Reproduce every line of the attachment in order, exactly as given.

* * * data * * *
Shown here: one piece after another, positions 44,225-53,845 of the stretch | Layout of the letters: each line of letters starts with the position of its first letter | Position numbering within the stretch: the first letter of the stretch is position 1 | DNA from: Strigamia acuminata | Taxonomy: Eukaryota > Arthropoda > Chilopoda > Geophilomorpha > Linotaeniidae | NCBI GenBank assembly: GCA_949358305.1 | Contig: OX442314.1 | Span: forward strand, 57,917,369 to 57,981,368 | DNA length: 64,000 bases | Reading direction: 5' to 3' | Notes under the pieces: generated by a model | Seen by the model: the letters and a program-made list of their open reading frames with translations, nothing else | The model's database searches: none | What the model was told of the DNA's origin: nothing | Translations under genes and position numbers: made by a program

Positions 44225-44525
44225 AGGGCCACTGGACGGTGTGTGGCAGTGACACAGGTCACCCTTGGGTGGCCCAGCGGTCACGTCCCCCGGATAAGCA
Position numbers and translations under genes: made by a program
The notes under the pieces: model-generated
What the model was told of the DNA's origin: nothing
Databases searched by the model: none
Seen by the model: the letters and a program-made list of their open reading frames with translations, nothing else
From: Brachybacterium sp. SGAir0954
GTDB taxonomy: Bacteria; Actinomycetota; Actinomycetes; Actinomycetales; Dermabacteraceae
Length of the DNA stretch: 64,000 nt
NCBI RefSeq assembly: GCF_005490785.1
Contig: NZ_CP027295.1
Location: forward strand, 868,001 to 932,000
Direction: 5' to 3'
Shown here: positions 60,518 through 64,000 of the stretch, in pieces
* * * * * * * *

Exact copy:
Shown here: one piece after another, positions 44,225-53,845 of the stretch | Layout of the letters: each line of letters starts with the position of its first letter | Position numbering within the stretch: the first letter of the stretch is position 1 | DNA from: Strigamia acuminata | Taxonomy: Eukaryota > Arthropoda > Chilopoda > Geophilomorpha > Linotaeniidae | NCBI GenBank assembly: GCA_949358305.1 | Contig: OX442314.1 | Span: forward strand, 57,917,369 to 57,981,368 | DNA length: 64,000 bases | Reading direction: 5' to 3' | Notes under the pieces: generated by a model | Seen by the model: the letters and a program-made list of their open reading frames with translations, nothing else | The model's database searches: none | What the model was told of the DNA's origin: nothing | Translations under genes and position numbers: made by a program

Positions 44225-44525
44225 AGGGCCACTGGACGGTGTGTGGCAGTGACACAGGTCACCCTTGGGTGGCCCAGCGGTCACGTCCCCCGGATAAGCA
Position numbers and translations under genes: made by a program
The notes under the pieces: model-generated
What the model was told of the DNA's origin: nothing
Databases searched by the model: none
Seen by the model: the letters and a program-made list of their open reading frames with translations, nothing else
From: Brachybacterium sp. SGAir0954
GTDB taxonomy: Bacteria; Actinomycetota; Actinomycetes; Actinomycetales; Dermabacteraceae
Length of the DNA stretch: 64,000 nt
NCBI RefSeq assembly: GCF_005490785.1
Contig: NZ_CP027295.1
Location: forward strand, 868,001 to 932,000
Direction: 5' to 3'
Shown here: positions 60,518 through 64,000 of the stretch, in pieces